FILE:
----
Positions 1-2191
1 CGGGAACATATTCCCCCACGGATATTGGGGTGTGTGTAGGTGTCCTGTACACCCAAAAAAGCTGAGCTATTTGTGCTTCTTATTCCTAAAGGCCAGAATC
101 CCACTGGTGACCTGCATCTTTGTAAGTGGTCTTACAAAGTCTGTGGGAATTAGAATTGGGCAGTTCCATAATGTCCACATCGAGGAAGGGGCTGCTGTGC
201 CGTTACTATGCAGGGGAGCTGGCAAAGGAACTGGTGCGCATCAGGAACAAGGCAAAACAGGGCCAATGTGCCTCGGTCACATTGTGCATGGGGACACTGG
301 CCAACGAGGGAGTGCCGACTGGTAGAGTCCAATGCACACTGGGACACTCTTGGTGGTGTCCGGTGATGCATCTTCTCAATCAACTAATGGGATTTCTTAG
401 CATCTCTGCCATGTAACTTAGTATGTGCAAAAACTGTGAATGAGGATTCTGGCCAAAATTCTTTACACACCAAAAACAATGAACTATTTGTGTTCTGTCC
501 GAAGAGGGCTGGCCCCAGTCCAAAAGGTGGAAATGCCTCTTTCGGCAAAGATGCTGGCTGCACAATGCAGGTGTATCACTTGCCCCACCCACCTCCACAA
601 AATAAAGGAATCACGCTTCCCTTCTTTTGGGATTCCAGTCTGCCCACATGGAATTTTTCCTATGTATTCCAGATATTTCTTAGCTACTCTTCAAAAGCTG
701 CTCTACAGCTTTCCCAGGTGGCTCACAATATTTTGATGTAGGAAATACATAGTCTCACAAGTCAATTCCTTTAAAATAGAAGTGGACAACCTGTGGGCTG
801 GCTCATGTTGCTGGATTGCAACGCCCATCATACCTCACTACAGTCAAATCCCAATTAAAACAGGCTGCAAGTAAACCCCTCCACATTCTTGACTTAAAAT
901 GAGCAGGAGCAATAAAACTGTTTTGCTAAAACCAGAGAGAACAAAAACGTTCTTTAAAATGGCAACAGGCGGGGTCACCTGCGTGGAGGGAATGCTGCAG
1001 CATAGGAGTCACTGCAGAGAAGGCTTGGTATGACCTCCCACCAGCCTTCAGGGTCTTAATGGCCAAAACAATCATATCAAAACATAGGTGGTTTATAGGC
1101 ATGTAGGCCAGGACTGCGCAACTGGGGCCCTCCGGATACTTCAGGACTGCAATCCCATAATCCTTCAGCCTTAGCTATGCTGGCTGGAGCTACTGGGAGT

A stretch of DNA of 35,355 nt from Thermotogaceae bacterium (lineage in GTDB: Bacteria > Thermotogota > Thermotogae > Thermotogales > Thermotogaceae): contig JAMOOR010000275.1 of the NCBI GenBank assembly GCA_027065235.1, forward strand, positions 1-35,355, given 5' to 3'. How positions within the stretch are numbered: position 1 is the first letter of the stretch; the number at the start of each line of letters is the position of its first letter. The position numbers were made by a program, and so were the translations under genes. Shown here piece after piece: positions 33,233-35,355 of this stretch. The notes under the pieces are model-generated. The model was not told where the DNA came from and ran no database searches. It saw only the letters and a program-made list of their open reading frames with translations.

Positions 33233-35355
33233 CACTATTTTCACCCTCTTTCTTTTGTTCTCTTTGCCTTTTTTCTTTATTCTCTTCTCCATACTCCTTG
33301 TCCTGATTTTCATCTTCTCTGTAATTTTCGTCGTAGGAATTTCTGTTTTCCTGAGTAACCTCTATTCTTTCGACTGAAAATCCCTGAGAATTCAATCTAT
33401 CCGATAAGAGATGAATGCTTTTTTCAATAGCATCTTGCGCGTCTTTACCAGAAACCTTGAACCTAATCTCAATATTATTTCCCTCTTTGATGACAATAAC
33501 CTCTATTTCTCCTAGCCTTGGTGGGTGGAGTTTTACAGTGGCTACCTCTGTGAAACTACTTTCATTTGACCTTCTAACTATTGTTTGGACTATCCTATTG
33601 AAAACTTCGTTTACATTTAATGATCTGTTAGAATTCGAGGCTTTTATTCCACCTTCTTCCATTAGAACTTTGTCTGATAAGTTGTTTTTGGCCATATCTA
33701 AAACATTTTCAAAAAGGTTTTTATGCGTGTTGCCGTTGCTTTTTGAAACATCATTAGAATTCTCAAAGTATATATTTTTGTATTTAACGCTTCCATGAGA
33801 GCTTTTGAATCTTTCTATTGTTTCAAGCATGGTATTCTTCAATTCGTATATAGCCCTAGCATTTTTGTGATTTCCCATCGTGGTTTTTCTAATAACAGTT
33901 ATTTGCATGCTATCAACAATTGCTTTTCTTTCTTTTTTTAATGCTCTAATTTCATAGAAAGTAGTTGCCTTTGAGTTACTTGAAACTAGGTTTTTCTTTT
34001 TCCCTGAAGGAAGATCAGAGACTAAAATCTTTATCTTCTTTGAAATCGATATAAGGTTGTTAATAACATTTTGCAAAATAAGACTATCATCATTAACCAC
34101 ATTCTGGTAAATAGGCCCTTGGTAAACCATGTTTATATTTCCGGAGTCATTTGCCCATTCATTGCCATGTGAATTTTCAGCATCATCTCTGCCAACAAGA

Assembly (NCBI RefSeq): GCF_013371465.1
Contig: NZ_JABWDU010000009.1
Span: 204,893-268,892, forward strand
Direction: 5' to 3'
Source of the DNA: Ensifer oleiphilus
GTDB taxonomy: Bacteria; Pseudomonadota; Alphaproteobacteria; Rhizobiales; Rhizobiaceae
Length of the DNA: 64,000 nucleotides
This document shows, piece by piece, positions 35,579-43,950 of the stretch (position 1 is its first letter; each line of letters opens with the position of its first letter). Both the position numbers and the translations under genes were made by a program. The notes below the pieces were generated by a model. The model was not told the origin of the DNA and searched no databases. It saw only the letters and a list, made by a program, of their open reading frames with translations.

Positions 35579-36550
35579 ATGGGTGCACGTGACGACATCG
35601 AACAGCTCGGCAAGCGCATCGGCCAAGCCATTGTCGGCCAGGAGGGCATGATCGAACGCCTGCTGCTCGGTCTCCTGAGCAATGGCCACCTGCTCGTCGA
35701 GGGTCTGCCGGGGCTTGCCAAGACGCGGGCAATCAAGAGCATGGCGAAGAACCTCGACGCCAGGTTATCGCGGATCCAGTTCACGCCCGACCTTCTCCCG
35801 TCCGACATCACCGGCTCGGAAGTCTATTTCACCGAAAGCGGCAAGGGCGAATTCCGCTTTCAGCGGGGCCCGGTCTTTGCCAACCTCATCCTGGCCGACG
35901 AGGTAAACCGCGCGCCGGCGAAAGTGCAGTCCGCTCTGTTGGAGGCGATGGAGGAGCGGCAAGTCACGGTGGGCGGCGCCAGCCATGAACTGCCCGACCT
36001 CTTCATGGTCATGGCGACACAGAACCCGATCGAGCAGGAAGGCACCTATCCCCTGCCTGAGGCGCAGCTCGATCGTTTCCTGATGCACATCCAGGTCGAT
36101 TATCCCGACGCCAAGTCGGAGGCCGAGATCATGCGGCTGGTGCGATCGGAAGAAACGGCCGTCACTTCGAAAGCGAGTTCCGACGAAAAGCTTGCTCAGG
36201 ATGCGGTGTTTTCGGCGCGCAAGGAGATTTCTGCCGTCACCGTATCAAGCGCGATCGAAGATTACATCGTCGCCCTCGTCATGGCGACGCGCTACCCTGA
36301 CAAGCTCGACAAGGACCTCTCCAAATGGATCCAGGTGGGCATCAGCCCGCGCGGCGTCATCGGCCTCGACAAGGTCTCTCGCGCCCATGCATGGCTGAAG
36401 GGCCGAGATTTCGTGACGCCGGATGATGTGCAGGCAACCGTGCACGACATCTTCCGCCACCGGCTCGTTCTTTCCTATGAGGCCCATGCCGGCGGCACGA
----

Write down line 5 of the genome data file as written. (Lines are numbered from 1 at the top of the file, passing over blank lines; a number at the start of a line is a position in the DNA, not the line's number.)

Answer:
301 CCAACGAGGGAGTGCCGACTGGTAGAGTCCAATGCACACTGGGACACTCTTGGTGGTGTCCGGTGATGCATCTTCTCAATCAACTAATGGGATTTCTTAG